Fixed income exchange traded funds that hedge against interest rate risk may have seemed like a novel idea when these funds started appearing several years, but some of these products are proving solid in real world applications as the Federal Reserve boosts borrowing costs.
The Federal Reserve has raised interest rates three times this year and is eyeing another rate hike in December, moves that are plaguing some traditional fixed income exchange traded funds.
Investment-grade corporate bond ETFs that can help investors hedge rate risk while maintaining exposure to credit opportunities include the ProShares Investment Grade—Intr Rt Hdgd (CBOE: IGHG) and the iShares Interest Rate Hedged Corp Bd ETF (NYSEArca: LQDH).
IGHG tracks the performance of the Citi Corporate Investment Grade (Treasury Rate-Hedged) Index with long positions in investment grade corporate bonds issued by both U.S. and foreign domiciled companies. This is particularly important during market downturns when the propensity for a company to default on its debt is higher. As such, IGHG focuses on investment-grade issues to reduce credit risk.
Rate hedged ETF “have performed well enough for retirees to give them serious consideration. But you should know that hedging is a messy business, and there inevitably will be times—hopefully temporary—when the hedges don’t work,” reports MarketWatch.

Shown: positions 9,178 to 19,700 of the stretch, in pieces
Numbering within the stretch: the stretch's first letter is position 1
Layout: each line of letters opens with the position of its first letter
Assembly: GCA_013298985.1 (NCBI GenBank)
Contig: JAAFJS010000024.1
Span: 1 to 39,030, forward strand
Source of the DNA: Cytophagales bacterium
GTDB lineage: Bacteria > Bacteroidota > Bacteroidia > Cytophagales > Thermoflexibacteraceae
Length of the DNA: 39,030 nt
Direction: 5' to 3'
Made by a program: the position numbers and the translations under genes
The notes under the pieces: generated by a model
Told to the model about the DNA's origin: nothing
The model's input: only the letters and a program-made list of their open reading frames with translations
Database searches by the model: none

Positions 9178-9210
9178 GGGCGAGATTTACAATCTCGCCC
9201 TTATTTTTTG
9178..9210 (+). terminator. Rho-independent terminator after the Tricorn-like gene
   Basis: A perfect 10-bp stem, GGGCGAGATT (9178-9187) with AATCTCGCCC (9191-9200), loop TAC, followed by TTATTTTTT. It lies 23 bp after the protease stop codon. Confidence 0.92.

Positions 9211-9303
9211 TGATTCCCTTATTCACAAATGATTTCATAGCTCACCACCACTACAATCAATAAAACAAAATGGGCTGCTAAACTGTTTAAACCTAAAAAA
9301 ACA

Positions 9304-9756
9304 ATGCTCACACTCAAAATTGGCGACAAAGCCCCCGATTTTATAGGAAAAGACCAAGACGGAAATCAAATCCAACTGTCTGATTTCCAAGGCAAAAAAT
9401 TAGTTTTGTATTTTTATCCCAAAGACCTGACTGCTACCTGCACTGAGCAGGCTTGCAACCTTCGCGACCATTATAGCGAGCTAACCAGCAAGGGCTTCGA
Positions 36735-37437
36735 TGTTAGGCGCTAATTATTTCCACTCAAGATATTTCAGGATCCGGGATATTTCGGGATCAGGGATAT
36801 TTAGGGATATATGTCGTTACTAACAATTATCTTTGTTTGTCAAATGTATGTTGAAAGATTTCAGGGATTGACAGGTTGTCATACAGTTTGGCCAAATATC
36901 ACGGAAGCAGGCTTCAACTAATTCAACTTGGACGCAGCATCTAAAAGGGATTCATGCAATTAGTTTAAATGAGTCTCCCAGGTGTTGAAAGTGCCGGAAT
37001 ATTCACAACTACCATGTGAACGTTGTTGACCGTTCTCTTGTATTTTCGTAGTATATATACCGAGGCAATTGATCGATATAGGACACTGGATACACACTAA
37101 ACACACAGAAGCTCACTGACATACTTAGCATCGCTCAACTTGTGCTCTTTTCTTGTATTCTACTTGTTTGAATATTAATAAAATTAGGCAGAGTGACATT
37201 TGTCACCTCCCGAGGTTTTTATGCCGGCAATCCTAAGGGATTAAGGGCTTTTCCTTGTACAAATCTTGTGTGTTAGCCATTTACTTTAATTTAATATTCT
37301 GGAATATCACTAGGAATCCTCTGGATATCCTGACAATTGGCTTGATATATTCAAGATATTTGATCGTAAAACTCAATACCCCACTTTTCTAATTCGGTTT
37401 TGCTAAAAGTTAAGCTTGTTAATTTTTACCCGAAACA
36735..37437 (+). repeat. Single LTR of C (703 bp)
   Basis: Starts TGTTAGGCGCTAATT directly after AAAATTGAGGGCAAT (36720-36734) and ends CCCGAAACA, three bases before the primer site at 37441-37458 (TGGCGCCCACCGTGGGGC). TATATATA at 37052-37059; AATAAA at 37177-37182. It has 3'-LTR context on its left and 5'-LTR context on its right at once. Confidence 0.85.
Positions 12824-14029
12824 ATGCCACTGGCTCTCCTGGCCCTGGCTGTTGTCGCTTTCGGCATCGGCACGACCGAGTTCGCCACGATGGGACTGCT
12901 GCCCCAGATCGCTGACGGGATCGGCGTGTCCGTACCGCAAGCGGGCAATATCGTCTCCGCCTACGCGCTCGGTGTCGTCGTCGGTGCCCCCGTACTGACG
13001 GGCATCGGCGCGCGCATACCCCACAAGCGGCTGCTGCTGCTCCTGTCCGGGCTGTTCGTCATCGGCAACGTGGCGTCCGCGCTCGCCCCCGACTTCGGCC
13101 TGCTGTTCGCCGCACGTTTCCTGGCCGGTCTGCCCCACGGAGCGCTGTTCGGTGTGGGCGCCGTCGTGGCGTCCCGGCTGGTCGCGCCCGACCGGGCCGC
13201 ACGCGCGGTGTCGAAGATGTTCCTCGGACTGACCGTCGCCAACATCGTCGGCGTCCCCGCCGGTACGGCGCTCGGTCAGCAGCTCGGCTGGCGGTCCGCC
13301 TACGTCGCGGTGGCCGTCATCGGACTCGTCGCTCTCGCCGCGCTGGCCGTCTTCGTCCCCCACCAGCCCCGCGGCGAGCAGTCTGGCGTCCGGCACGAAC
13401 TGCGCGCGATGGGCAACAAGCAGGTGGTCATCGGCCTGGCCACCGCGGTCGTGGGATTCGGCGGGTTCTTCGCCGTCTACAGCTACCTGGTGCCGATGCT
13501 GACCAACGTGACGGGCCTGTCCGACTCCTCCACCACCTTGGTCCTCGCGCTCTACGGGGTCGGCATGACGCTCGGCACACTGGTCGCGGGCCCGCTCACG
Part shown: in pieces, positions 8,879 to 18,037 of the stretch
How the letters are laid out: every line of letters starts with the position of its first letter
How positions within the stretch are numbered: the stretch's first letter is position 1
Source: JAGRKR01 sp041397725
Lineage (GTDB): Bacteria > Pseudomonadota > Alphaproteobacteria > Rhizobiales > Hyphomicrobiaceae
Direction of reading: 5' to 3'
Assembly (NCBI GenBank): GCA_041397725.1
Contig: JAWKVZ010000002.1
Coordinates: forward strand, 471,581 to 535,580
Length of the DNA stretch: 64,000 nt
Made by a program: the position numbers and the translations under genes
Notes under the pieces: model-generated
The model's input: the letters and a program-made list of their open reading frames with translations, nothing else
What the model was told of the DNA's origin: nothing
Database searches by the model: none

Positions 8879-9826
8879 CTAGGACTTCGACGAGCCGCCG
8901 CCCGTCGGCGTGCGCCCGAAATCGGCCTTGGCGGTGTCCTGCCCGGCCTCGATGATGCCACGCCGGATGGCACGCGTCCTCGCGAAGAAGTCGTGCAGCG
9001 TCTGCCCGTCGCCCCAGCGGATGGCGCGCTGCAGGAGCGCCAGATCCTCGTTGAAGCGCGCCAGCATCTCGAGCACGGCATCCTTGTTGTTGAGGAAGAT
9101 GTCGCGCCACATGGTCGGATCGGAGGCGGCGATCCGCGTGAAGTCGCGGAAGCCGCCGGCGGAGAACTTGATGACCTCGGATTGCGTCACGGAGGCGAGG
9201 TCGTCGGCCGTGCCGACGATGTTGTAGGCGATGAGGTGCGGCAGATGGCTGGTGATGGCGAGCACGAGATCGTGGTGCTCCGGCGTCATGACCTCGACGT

IGHG has an effective duration of just 0.87 years, but the fund does not skimp on income as highlighted by a 30-day SEC yield of 4.60%.
Ten-year Treasury yields hit all-time lows about two and a half years ago. Since then, interest rate hedged ETFs, including LQDH and IGHG have delivered positive returns. There are short periods when these products can generate negative returns and investors should understand why that happens.
“Each of these ETFs owns a basket of bonds with different maturities, and hedging that basket requires an implicit bet on the future shape and slope of the yield curve. Such bets can either be better or worse and, needless to say, so far this year these ETFs’ hedges haven’t been perfect,” reports MarketWatch.
Still, over the past year, IGHG is outperforming the largest investment-grade corporate bond ETF, which is not rate hedged, by 150 basis points.
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